Because I'm a Buddhist and a socialist, many people assume I'm a humanist, as they think Buddhism and socialism are both humanist. I think the opposite. The Buddhist understanding of interdependence precludes the arrogant view I call "human exceptionalism." And if socialism is only for humans then it's not socialism, because it's still class-based, with bosses and bossed, exploiters and exploited.
Although I have criticisms of the book, I like the subtitle of Timothy Morton's Humankind: Solidarity With Non-Human People. We need to see not just all clearly-sentient beings as people, but also rocks, walls, pens, machines, as people.
So much of what goes on in the mind is like computer programmes running in the background; close to sleep, I noticed that, behind the deliberate thinking I was doing, there was an unrelated dialogue, which I experienced the way we overhear a snippet of nearby conversation in a public space.
I only identified two lines:
"They were really the first Europeans."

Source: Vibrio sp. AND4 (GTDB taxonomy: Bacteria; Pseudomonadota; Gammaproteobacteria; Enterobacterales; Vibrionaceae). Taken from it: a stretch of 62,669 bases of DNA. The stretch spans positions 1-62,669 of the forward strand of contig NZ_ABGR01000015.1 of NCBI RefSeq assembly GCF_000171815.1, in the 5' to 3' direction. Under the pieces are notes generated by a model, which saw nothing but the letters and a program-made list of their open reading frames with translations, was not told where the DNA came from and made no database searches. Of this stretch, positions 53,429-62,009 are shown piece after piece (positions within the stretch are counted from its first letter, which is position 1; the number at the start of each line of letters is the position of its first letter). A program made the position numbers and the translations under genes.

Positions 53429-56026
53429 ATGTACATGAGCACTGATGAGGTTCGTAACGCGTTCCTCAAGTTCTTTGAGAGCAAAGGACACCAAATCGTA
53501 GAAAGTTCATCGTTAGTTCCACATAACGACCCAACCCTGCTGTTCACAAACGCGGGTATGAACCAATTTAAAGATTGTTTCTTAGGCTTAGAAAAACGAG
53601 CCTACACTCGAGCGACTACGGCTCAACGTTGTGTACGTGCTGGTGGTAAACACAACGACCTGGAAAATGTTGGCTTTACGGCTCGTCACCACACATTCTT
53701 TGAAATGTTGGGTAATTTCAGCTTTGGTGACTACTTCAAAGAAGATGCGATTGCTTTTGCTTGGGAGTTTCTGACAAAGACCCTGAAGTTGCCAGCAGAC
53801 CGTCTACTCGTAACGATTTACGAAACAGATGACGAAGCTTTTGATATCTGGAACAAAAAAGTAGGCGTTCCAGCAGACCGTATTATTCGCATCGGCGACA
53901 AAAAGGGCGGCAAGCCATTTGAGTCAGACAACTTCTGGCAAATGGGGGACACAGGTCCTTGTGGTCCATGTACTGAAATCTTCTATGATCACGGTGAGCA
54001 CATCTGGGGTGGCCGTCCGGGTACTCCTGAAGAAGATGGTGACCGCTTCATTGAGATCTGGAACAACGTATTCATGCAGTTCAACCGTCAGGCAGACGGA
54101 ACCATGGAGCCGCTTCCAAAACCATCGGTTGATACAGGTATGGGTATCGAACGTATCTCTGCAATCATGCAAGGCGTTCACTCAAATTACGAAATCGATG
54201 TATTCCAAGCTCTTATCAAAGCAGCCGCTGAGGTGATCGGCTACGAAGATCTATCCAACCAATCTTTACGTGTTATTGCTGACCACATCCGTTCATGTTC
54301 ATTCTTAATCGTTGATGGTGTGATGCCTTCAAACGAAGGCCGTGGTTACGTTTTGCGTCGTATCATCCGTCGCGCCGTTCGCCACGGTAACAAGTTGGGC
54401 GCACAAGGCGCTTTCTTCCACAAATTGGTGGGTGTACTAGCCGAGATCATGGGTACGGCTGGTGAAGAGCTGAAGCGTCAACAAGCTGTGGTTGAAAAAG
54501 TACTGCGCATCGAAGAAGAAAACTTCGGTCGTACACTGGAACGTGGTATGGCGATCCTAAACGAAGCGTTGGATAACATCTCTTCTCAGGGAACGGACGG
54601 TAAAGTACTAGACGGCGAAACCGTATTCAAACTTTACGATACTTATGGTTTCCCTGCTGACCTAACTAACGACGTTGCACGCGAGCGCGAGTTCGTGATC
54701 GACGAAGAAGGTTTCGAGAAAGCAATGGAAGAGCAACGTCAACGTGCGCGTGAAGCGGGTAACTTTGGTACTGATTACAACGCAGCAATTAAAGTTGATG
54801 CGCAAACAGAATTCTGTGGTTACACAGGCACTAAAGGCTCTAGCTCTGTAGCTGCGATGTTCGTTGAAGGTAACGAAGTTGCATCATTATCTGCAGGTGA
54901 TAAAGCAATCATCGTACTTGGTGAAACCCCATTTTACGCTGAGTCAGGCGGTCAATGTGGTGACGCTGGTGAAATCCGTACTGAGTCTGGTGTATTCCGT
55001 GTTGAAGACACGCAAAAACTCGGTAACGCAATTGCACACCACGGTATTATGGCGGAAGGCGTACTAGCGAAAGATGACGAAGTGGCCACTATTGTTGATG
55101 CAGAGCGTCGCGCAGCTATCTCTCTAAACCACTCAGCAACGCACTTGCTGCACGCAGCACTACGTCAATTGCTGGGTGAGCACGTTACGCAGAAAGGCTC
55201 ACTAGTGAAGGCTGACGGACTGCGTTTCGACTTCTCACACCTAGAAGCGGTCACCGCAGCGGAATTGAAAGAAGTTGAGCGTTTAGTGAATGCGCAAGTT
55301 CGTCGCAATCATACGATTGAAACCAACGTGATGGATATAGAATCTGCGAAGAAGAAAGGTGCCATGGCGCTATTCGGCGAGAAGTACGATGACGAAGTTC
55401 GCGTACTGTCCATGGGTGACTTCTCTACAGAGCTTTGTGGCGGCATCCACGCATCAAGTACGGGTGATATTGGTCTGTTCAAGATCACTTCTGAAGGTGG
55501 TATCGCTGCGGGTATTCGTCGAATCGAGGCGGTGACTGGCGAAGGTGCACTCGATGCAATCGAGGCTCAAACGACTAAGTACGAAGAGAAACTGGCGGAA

"No, they really weren't."
There was no context that I was aware of.
chill autumn morning —
the t-shirt I pull on
is warm from the dryer
by Bart Lessard
The crack of gristle in my knees
Announces that I rise
A knackered pizzle shy a sneeze
Will do for second prize
Imagine you have an infection, and your doctor prescribes antibiotics. The pills have a strawberry-flavoured coating. You like the taste of strawberry, so you lick the coating off the pills, but you don’t swallow the medicine, so you don’t get well.
This is how it is when you isolate Buddhist meditation from Buddhism.
"Hunger. I have friends who speak of being poor as children. Some were. At least by our American standards of that word, “poor.” Most, however, were not. What they meant was that they didn’t have a lot of money. The circles I mostly move in are inhabited by the well educated and well fed. And this was true of their childhoods, as well. Some grew up working class, and that has its own wounds. But, I was brought up poor. And that’s a different thing."
I think "Can you tell me the time?" is code for initiating a drug deal around here. Either that, or the people in the street who ask me don't know how to check the time on their phones.
I'm in the cafe at Tesco, booting up my MacBook. An old woman walks over, stands next to my chair, and stares at the screen as it comes on. I smile at her. She looks at me, looks back at the screen, then walks away.